Risk factors for intimate partner violence and abuse among adolescents and young adults: findings from a UK population-based cohort

Annie Herbert*, Jon E Heron, Christine A Barter, Eszter Szilassy, Maria C Barnes, Laura D Howe, Gene S Feder, Abigail Fraser

*Corresponding author for this work

Research output: Contribution to journalArticle (Academic Journal)

2 Citations (Scopus)
38 Downloads (Pure)

Abstract

Background: Approximately one-third of young people in the UK have
suffered intimate partner violence and abuse (IPVA) on reaching
adulthood. We need interventions to prevent IPVA in this population,
but there is a lack of evidence on who is at greatest risk.
Methods: We analysed questionnaire data from 3,279 participants of
the Avon Longitudinal Study of Parents and Children populationbased birth cohort. We estimated the prevalence of IPVA victimisation
and perpetration by age 21, by sex, demographic, parenting, mental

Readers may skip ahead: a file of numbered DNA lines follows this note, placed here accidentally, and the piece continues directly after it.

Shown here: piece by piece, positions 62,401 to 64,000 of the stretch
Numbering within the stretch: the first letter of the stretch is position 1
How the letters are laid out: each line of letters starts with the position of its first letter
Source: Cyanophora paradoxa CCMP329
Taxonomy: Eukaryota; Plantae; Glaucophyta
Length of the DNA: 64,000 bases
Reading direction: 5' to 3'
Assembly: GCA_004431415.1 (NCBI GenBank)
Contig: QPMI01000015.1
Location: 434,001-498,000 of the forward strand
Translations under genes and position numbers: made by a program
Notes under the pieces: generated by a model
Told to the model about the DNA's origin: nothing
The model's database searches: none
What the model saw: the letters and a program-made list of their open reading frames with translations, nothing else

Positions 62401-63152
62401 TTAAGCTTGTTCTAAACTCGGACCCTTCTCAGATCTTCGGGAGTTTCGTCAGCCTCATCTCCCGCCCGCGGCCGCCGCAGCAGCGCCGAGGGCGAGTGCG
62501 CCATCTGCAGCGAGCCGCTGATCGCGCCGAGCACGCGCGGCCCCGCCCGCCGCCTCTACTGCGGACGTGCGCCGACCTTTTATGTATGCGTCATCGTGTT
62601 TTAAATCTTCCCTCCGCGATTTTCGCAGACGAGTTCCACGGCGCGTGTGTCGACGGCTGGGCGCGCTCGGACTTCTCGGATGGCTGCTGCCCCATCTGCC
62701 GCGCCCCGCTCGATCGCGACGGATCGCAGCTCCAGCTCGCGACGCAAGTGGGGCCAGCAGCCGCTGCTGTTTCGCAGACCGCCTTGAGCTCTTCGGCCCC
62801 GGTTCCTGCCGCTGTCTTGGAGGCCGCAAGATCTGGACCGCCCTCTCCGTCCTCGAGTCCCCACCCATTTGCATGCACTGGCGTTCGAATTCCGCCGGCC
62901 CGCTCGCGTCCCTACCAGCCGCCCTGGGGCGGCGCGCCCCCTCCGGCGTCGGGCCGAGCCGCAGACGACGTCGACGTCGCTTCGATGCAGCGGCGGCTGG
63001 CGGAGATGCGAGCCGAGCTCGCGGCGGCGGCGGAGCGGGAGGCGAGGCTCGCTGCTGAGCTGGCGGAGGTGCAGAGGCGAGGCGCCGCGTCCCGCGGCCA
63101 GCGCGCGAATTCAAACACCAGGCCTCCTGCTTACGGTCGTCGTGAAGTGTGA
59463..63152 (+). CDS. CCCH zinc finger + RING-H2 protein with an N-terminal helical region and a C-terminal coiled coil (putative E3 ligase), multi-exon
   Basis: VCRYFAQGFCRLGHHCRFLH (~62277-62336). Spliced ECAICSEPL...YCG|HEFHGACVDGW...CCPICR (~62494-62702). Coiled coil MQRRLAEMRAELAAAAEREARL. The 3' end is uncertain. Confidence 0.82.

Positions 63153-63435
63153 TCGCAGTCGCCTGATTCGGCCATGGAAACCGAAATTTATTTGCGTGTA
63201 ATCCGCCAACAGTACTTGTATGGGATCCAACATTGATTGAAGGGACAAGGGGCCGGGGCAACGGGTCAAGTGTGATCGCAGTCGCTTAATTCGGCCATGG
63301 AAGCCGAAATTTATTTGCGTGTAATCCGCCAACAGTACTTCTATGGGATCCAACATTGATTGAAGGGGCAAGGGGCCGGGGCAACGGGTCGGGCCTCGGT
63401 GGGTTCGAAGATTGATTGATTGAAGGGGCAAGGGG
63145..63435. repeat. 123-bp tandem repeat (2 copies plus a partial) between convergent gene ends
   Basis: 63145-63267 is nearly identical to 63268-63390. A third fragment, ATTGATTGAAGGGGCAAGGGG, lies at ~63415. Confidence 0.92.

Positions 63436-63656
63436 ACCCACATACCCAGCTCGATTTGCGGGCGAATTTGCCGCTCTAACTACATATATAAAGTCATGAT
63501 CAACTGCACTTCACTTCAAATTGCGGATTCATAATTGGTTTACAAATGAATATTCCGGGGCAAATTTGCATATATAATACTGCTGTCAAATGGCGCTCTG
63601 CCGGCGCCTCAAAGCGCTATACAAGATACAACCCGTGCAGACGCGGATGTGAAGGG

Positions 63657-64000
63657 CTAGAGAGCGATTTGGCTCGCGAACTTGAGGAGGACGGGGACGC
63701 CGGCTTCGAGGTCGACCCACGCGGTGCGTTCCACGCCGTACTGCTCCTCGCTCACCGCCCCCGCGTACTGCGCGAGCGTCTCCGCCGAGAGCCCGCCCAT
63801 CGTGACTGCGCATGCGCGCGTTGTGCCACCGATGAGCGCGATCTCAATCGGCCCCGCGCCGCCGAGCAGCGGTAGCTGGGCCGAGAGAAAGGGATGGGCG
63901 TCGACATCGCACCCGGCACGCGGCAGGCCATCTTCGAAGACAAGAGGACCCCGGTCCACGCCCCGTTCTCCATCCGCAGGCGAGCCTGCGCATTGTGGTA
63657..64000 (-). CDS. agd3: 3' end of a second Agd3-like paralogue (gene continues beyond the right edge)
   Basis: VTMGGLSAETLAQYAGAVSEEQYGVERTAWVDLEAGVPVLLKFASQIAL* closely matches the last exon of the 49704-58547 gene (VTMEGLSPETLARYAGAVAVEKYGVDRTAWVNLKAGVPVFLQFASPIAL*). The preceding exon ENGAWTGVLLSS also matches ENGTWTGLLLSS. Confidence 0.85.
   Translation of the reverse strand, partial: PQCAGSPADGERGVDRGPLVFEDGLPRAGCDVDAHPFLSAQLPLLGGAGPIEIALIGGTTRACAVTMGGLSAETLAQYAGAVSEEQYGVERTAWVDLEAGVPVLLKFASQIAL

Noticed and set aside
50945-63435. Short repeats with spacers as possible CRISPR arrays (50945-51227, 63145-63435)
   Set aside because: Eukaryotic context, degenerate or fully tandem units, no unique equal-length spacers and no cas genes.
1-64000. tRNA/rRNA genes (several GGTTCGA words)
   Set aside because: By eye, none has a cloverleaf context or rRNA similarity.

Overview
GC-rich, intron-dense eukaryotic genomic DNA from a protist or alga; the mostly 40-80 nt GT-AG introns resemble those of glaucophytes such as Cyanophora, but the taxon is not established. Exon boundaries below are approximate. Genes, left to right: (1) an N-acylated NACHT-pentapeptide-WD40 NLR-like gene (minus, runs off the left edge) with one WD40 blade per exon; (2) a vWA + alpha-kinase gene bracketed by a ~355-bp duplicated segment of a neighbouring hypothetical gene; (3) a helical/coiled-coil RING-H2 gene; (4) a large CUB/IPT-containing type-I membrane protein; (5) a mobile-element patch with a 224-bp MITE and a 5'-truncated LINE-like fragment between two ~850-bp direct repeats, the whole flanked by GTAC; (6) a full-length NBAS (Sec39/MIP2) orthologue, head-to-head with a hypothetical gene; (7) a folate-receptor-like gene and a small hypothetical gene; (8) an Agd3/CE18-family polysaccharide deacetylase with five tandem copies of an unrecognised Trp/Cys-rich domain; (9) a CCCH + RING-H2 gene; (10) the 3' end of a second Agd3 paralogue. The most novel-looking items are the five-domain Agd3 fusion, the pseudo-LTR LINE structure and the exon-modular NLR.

health, externalising behaviour (e.g. smoking), educational,
employment, and adverse childhood factors.
Results: Overall, 29% of males and 41% of females reported IPVA
victimisation, with 20% and 25% reporting perpetration, respectively
(16% and 22% both). The most common type of IPVA was emotional,
followed by physical, then sexual. History of anxiety, self-harm, antisocial behaviour, cannabis or illicit (non-cannabis) drug use, or risky
sexual behaviour among males and females were associated with a
50% increase in likelihood of IPVA (victimisation or perpetration).
Males reporting depression, sexual abuse (not by an intimate partner),
witnessing domestic violence, or parental separation were also more
likely to experience IPVA. Extreme parental monitoring, high academic
achievement during adolescence, and NEET (not being in education,
employment, or training) status in young adulthood were associated
with reduced risks of IPVA.
Conclusions: A range of demographic, mental health, and
behavioural factors were associated with increased prevalence of IPVA
victimisation or perpetration. Further study of likely complex
Original languageEnglish
Article number176
Number of pages31
JournalWellcome Open Research
Volume5
DOIs
Publication statusPublished - 21 Jan 2021

Bibliographical note

Publisher Copyright:
© 2021 Herbert A et al.

Keywords

  • ALSPAC
  • Intimate Partner Violence
  • Dating Violence
  • Adolescent
  • Young Adult
  • Cohort Studies

Fingerprint

Dive into the research topics of 'Risk factors for intimate partner violence and abuse among adolescents and young adults: findings from a UK population-based cohort'. Together they form a unique fingerprint.

Cite this